Candice was understandably nervous, but I was mostly just curious. It was exciting to see the incubator standing ready in one corner of the room with its little piles of baby linen. Candice was transferred to the operating table, and had to endure the giant needle inserted into the back of her hand – that looked very painful, and she bore it very well. I think that was the part of the process which disturbed me the most, to be honest.
Next up was the spinal block – Candice was bent forward and the anaesthetist inserted the needle for the local, then shoved about a foot (ok, I exaggerate, but it was long) of needle into her spine for the injection. Weird: watching spinal fluid drip from the end of the initial needle before the spinal is attached. Candice said she could feel it dripping cold down her back. Sounds gruesome, but it was interesting rather than gross.
I tried to distract her with a running commentary of the people in the room. Unsuccessfully, I’m sure. When the doctor stepped up to the table, Candice was nervous (like most women are) because she still had feeling in her legs – she couldn’t see him perform the pain test by twisting folds of skin between the business end of forceps (or whatever they are), but I could, and I winced in sympathy. At this point, Candice was already covered with sheets and plastic covers to catch fluids, and daubed with sterilising gunk. So without further ado the doctor just got stuck straight in. That surprised me…I don’t know what I expected, but I didn’t expect him to just grab a scalpel and dive right in. Ah well.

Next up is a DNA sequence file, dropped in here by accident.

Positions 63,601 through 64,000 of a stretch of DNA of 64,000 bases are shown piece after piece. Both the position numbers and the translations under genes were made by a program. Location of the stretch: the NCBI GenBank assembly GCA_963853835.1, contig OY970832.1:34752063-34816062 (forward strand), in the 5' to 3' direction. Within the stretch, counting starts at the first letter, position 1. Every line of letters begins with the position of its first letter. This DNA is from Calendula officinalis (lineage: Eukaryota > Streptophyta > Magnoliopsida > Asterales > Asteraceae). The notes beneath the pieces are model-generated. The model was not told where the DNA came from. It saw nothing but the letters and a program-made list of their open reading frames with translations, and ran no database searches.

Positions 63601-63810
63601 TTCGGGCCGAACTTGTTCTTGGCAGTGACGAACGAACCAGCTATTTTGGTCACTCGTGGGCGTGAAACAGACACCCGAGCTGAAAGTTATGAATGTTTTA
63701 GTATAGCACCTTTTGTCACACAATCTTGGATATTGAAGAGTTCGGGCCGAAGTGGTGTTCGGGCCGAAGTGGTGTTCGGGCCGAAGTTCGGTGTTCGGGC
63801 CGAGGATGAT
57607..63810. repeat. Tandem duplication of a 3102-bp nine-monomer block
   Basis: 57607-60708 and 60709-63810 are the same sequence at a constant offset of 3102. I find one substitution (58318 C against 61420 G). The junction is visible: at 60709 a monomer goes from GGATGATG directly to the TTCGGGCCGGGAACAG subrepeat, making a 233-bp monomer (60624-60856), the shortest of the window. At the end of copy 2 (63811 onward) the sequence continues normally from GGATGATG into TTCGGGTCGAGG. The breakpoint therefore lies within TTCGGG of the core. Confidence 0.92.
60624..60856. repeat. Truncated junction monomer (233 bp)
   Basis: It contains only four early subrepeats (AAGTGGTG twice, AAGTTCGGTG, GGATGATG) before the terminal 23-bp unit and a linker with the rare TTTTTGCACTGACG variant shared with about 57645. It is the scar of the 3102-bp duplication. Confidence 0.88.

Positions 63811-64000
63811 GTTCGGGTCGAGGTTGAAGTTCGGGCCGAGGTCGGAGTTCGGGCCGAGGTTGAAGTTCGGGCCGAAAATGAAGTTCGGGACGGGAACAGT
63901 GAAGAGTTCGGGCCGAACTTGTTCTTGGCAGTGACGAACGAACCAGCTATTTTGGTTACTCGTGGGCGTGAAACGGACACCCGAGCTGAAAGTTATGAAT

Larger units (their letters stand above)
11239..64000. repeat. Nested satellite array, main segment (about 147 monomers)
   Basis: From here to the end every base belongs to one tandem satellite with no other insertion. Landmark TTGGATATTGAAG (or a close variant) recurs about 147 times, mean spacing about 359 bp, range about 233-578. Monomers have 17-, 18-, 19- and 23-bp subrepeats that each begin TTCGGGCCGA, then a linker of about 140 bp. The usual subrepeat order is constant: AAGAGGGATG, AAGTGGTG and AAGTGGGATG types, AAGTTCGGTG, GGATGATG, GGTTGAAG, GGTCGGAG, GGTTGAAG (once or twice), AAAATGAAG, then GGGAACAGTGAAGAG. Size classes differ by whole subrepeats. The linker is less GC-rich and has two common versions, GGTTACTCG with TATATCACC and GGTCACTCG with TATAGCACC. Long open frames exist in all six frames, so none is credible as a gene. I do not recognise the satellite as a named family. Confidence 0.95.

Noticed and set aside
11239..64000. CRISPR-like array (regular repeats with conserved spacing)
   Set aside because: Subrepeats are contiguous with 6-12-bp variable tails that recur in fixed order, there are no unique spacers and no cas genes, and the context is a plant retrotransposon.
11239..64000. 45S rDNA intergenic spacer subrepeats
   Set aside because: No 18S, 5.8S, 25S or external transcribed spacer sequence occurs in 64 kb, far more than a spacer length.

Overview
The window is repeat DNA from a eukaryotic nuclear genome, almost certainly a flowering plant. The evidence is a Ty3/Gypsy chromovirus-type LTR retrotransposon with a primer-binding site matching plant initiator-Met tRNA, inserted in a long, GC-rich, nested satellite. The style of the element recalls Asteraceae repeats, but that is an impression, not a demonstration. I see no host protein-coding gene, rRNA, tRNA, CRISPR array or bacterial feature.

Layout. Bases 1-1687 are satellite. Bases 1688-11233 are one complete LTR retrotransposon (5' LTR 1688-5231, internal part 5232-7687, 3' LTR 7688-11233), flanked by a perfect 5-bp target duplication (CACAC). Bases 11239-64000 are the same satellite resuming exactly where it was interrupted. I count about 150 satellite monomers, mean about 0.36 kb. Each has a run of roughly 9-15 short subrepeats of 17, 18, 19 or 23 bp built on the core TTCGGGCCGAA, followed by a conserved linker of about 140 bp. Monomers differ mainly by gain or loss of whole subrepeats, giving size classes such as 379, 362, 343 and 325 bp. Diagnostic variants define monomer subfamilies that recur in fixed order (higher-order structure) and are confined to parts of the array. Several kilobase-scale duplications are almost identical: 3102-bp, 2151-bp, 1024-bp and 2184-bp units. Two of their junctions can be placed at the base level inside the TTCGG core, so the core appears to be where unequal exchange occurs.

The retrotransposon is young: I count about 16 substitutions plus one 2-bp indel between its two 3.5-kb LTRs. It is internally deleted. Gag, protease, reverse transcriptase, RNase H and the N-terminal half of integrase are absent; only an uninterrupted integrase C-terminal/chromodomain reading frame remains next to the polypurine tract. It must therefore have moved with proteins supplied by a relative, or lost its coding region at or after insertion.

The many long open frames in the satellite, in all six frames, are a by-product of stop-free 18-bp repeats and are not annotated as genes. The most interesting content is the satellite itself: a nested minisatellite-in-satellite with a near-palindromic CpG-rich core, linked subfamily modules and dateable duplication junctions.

I couldn’t see much over the sheet separating us from the sterile area, but I did get some great photos of Dylan emerging into the world. He came out easily, but Alexander had turned to be breech, and had to be dragged out backwards. He came out, as the doctor noted, “a little flat” – he was put on oxygen immediately and seemed to be breathing normally and moving happily in no time. The paediatrician, having wrapped them up, took over as photographer and snapped a bunch of pictures of me with the babies, then Candice somewhat awkwardly balancing them while still protrate and paralysed from the belly down. I was vaguely aware of grinning like an idiot at this stage, and I’m glad the photos are more flattering than I expected them to be.
While the doctor finished up suturing (I did get to see the afterbirth delivered, and the uterus prolasped (sp? term?) for stitching), I escorted the babies, in their incubator, to the neonatal ICU. Paused en route for the grandparents to take photos, then they were straight into ICU to be piped and tubed and wired, but neither needed immediate intervention, which was reassuring.
That done, it was back to the changing room to recover my clothes, then down to maternity to visit Candice, who was handling the whole thing amazingly well.
I don’t remember most of the rest of the afternoon at all. It all passed in a blur. But I remember the nurses wheeling Candice up to visit the boys for the first time in ICU – HOURS after delivery, at which point she was very tearful about not seeing them. I’ll finish my account of the day with a moment I’ll remember for ever: Candice properly meeting Alexander (“grey hat”) for the first time since the birth: